Keeping Up with the Joneses (20th Century Fox, PG-13)

The humor and the cast alone are more than enough to warrant a recommendation.

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Keeping Up with the Joneses is a surprisingly entertaining take on domestic life and espionage humor that succeeds primarily on the strengths of its four leads. If only its conventional production did not feel so familiar.

Keeping Up with the Joneses follows suburban couple Jeff and Karen Gaffney (Zach Galifianakis and Isla Fisher). They live an unexciting and ordinary public and personal life. Jeff works for human resources at an aerospace company and Karen is an interior designer. Even while their two sons are away, they cannot spice up their life. That all changes with the arrival of their new neighbors: Tim and Natalie Jones (Jon Hamm and Gal Gadot). At first, they seem like ordinary, nice people with suspicious skills. Despite bonding with them, Jeff and Karen don’t trust the Joneses and one day enter their house while they’re away. While there, they find equipment suitable for super spies and that the targets may have something to do with Jeff’s work. They soon become embroiled in a game of espionage they are not prepared for.

The “spies upheave domestic life” premise is almost a subgenre of comedy unto itself. Most of the time, it is not played well because the espionage is unexciting and the comedy is not there. The espionage elements are not the most original here (pen-that-shoots-a-dart type of gadgetry is used). That being said, Keeping Up with the Joneses is able to play off of its suburban setting in an effective way. Director Greg Mottola, whose previous films include Superbad, Paul, and Adventureland, is able to get the most out of looking into how a suburban couple adapts to a more lavish life.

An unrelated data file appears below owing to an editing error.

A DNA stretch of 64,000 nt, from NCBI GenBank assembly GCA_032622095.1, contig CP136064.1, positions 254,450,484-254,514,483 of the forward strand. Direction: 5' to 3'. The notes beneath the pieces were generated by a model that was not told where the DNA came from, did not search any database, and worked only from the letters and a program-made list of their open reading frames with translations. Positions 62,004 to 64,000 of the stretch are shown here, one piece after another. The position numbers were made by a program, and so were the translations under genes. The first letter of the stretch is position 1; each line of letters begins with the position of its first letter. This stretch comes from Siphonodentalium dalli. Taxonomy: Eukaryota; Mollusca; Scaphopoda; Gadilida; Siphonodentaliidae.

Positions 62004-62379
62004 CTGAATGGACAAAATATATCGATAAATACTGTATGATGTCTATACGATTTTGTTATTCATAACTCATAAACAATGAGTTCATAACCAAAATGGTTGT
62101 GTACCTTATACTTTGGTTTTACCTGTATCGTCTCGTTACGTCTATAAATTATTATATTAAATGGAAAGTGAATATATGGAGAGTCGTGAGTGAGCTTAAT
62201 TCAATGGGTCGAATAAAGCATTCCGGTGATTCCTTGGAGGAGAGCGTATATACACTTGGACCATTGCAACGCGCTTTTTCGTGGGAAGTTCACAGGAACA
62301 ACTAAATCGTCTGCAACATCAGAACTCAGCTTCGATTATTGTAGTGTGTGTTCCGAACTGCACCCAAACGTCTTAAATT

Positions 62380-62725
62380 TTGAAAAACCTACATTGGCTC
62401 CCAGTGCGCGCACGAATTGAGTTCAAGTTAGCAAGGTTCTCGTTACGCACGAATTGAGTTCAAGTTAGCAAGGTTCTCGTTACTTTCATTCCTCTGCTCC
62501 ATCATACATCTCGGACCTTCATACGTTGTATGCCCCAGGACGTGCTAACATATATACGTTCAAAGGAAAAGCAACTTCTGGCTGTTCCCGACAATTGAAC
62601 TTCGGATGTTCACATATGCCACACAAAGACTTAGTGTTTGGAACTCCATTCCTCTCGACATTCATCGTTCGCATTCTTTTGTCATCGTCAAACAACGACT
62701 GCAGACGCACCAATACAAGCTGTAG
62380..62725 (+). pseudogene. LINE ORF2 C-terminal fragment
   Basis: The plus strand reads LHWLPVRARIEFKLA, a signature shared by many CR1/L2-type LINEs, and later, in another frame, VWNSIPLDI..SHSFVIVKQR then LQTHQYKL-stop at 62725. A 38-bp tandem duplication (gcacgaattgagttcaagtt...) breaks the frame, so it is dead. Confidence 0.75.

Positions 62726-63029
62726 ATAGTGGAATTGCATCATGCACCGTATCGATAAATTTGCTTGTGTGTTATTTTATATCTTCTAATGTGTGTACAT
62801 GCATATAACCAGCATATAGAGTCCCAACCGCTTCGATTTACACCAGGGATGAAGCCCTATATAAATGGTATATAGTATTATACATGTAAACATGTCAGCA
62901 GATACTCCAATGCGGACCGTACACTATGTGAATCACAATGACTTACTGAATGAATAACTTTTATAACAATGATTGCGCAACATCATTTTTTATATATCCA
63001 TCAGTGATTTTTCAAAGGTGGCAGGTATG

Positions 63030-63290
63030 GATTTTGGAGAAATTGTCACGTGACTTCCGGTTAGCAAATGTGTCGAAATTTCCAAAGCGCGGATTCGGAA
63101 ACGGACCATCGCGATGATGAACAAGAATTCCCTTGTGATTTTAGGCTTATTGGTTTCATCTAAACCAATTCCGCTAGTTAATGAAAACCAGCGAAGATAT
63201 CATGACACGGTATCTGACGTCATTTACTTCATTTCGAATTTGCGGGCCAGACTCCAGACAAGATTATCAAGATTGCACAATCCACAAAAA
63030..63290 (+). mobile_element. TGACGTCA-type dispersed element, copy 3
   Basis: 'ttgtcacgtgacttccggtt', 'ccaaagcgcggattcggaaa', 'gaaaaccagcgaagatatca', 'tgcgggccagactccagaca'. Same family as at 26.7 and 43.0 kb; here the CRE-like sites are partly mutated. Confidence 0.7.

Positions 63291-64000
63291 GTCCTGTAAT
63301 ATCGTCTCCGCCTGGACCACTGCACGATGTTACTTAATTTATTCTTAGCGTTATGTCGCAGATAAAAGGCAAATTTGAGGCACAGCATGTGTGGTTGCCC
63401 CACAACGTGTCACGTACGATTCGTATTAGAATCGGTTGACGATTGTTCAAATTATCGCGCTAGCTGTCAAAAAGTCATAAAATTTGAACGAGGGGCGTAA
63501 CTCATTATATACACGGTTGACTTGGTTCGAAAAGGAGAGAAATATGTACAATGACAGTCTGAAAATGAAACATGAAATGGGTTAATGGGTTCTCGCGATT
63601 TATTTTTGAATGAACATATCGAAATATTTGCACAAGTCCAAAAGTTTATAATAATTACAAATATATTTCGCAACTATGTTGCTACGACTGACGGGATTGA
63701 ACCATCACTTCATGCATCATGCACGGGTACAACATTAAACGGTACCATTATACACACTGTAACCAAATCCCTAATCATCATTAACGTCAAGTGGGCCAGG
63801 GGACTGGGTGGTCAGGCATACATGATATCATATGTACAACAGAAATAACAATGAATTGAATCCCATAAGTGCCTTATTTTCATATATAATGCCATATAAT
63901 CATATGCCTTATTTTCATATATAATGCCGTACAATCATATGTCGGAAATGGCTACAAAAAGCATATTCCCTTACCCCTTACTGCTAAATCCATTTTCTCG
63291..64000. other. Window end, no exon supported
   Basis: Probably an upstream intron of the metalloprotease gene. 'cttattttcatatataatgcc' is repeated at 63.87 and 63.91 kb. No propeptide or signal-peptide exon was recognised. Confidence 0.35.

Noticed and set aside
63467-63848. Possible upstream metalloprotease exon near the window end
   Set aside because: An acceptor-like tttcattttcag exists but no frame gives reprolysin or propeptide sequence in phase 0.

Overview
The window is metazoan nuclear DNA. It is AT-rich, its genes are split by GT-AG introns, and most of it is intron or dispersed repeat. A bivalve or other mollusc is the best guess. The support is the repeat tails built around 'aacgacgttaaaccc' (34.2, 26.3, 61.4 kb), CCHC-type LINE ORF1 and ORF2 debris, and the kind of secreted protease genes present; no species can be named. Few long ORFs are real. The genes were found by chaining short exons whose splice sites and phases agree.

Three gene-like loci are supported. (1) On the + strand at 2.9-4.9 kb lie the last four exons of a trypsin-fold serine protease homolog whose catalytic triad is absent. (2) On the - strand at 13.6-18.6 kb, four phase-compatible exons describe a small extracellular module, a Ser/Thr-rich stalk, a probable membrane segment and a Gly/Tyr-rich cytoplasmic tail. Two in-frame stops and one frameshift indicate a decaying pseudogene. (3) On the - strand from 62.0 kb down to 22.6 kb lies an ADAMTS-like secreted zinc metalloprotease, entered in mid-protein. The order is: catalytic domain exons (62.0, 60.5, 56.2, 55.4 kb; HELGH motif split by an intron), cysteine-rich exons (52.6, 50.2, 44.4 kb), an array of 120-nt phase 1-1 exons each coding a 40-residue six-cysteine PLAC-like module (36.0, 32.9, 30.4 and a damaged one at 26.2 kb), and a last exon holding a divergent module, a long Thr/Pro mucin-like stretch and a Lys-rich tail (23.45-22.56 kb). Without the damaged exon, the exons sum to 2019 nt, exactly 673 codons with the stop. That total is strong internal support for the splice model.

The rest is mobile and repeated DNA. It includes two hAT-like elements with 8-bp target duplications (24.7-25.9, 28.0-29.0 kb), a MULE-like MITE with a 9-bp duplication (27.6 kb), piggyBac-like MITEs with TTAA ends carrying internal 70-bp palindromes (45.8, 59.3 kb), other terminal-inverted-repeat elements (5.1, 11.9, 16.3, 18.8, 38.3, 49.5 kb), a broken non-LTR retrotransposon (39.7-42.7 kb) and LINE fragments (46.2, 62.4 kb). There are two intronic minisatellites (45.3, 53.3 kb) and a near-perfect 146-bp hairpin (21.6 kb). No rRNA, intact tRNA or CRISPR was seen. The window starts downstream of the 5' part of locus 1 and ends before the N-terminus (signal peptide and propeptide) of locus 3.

Michael LeSieur’s script provides some good zingers. Really, though, the film’s strength is not really in the words being said but in how the actors deliver them. Galifianakis stands out in particular because he can deliver absurd lines with an absurd persona yet still find humanity in a lot of the quieter moments. He finds a nice rapport with Fisher, who’s the smarter one of the two but gets her own glorious moments to be crazy. Hamm and Gadot provide the more stoic center of the film given the secretive nature of their characters, but they prove effective just off their chemistry. In fact, the four leads come together as a good cohesive whole where the different dynamics of the two couple create some insanely funny moments.

The actors and the humor can help, for the most part, distract from the fact that the film feels very conventional in terms of production. The cinematography by Andrew Dunn is adequate if a little uninspired. The same can be said for the score by Jake Monaco, which puts in elements of a James Bond-esque soundtrack. It’s music that’s common for a film like this. Another problem is the fact that there is very little espionage happening: more shooting and less sneaking. The action sequences are not particularly memorable either.

The film has its lulls and is too conventional for its own good. I say that because the humor as a whole works and the performances are top notch. With a slicker makeover, Keeping Up with the Joneses could have helped redefine this domestic spy premise and given it new life. Instead, it misses out on that because the production feels so standard and ends up feeling like a better version of stuff we’ve seen before. The humor and the cast alone are still more than enough to warrant a recommendation. | Bill Loellke

 

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